Four new Eurasian beavers have been released into two new 50-acre enclosures on the Spains Hall Estate in Finchingfield, as part of a 'ground-breaking' natural flood management scheme.

Spains Hall Estate - which covers 2,000 acres of North Essex - first reintroduced Eurasian beavers in 2019 with the help of the Environment Agency, as a way of reducing flood risk to the village.

The beavers had previously been extinct in England since the early 16th century. Since their reintroduction, the beavers have had three sets of kits and transformed the woodland into a thriving wetland.

Dams, which the beavers created from locally felled trees, stick, stones and mud, have played a crucial role in reducing flood risk in the area by slowing the river flow and diverting it through new channels and wetlands.

Dunmow Broadcast: One of the beavers being released at Spains Hall Estate in FinchingfieldOne of the beavers being released at Spains Hall Estate in Finchingfield (Image: Simon Hurwitz)

Due to the project's success, two new enclosures have been built along the Finchingfield Brook, which measure 1.9km long and cover 40 hectares (100 acres) - 10 times the size of the original enclosure.

This £350,000 scale-up of the project is supported by a partnership including Anglian Water, the Environment Agency, the Anglian Eastern Regional Flood and Coastal Committee (RFCC), Essex County Council and Essex and Suffolk Water.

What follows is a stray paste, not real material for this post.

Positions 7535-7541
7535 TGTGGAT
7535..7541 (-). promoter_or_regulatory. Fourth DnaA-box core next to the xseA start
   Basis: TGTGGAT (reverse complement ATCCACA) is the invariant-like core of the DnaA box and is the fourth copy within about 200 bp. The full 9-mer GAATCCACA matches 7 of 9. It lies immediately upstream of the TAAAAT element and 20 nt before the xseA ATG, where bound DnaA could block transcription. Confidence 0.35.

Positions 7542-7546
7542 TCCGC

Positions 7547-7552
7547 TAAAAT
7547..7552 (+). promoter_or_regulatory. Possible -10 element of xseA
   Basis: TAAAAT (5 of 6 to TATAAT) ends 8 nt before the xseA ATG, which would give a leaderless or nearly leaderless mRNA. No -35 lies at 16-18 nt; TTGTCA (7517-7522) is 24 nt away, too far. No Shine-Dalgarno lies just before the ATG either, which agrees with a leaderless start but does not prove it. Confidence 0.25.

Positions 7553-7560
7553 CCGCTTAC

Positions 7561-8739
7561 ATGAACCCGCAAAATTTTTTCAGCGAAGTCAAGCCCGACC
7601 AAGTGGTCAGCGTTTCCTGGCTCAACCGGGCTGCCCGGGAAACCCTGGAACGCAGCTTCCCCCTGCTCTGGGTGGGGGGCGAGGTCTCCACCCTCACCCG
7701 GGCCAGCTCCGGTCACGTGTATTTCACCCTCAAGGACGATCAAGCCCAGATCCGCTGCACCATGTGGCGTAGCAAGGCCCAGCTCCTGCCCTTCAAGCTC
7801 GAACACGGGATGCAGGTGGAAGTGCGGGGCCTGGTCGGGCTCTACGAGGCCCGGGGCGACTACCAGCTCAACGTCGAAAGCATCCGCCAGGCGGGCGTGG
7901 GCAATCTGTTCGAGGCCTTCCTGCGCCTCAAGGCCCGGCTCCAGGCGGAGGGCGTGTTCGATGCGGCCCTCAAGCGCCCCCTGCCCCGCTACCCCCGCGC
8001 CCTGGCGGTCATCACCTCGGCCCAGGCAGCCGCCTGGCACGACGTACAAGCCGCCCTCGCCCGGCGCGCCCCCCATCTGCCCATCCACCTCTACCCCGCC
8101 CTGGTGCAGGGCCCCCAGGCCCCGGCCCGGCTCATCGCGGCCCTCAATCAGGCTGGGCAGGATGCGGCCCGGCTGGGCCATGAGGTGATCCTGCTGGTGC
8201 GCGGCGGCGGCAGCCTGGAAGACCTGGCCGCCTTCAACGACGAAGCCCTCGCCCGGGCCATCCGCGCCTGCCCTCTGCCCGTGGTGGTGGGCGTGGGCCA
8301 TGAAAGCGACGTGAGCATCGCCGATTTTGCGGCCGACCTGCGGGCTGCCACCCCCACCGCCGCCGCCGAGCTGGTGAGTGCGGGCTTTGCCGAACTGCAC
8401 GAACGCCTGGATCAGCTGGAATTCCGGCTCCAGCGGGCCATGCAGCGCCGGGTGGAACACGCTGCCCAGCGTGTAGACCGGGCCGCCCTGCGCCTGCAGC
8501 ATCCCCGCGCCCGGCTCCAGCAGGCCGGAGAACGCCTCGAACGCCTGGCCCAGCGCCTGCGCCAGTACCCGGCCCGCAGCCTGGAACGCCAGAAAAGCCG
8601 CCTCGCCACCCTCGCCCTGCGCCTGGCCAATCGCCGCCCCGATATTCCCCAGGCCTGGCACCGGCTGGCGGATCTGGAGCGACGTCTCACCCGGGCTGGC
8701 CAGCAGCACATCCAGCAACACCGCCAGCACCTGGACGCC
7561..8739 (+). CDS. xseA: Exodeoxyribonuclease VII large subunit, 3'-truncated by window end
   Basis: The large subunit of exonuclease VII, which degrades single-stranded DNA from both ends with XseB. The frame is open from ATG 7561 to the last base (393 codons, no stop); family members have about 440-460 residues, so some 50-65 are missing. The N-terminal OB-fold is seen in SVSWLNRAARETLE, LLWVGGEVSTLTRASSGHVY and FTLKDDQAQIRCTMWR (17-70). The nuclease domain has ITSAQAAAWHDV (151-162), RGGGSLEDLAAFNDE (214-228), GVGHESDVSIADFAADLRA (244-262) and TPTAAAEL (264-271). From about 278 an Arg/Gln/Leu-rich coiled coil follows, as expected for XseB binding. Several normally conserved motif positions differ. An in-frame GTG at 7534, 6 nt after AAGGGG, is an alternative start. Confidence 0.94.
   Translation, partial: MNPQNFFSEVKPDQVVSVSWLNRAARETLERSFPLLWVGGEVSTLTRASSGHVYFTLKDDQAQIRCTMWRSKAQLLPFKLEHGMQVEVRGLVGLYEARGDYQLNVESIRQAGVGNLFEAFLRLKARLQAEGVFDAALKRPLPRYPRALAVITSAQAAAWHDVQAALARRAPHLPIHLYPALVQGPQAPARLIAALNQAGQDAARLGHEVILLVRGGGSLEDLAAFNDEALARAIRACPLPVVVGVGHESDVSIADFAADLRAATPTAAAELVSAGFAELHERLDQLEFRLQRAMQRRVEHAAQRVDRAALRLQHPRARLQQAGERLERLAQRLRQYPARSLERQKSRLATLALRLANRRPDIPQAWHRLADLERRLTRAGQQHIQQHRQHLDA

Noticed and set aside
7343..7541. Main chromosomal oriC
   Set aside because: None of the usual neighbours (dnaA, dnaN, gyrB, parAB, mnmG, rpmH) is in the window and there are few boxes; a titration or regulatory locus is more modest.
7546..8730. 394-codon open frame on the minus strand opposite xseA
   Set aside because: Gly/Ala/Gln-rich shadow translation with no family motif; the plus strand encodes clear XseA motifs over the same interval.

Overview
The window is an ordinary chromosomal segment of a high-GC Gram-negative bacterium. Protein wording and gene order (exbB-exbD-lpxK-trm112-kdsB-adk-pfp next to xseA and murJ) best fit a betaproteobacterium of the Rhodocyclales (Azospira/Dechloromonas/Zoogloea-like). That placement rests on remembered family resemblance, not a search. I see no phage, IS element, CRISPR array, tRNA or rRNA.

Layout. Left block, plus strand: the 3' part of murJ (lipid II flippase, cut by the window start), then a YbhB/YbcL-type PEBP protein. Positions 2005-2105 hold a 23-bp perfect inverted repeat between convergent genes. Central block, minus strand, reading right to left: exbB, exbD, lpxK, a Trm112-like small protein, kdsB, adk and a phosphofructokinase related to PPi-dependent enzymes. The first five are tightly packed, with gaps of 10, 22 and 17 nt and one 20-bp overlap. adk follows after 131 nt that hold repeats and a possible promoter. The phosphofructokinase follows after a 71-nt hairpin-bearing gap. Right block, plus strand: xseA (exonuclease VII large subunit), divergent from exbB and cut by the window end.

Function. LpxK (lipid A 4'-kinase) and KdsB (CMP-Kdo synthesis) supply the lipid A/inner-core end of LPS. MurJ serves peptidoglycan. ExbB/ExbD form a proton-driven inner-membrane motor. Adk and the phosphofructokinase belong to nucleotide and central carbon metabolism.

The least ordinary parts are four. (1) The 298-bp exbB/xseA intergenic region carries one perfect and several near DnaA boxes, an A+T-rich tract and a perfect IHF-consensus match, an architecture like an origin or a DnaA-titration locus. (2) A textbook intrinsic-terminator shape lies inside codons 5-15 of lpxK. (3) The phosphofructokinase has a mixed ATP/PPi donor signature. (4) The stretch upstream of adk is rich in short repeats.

Archie Ruggles-Brise, estate manager at Spains Hall Estate, said: "Thanks to the incredible support of our partners, we are thrilled to be expanding our natural flood management programme and welcoming more beavers onto the estate.

"This is one of the many ways we are pushing boundaries of what can be done on private land, and we hope to be an inspiration and example to others who can do replicate our work to help make farming more sustainable and environmentally friendly."

The project is the first of its kind in East Anglia and is part of a wider scheme to repurpose the estate's land towards a more environmentally sustainable future.

Dunmow Broadcast: A female beaver at Spains Hall Estate in FinchingfieldA female beaver at Spains Hall Estate in Finchingfield (Image: Simon Hurwitz)

Matt Butcher, from the Environment Agency said: "The Environment Agency have been a proud partner of this project for the last five years, so it has been really exciting to see how the beavers have engineered their environment by building dams, slowing the flow and holding up water to reduce the risk of flooding downstream.

"The complex habitat they have created along the way is amazing and improving all the time, which makes this a real win-win for people and wildlife. We are excited to see the benefits this latest expansion brings."


Over time, the beavers will make the Finchingfield area better equipped to cope with the impact of climate change, and will also create a landscape not seen in East Anglia for over 400 years.

Cllr Peter Schwier, 'climate czar' at Essex County Council, said" "It’s been inspiring to see the natural engineering skills of the Essex beavers gradually transform habitats into wetlands, increasing biodiversity, which helps to reduce flooding in a low cost, natural environmentally friendly way.

"This supports the council’s ambitious climate actions and our Everyone’s Essex Strategy by helping to reduce flooding and protecting our communities."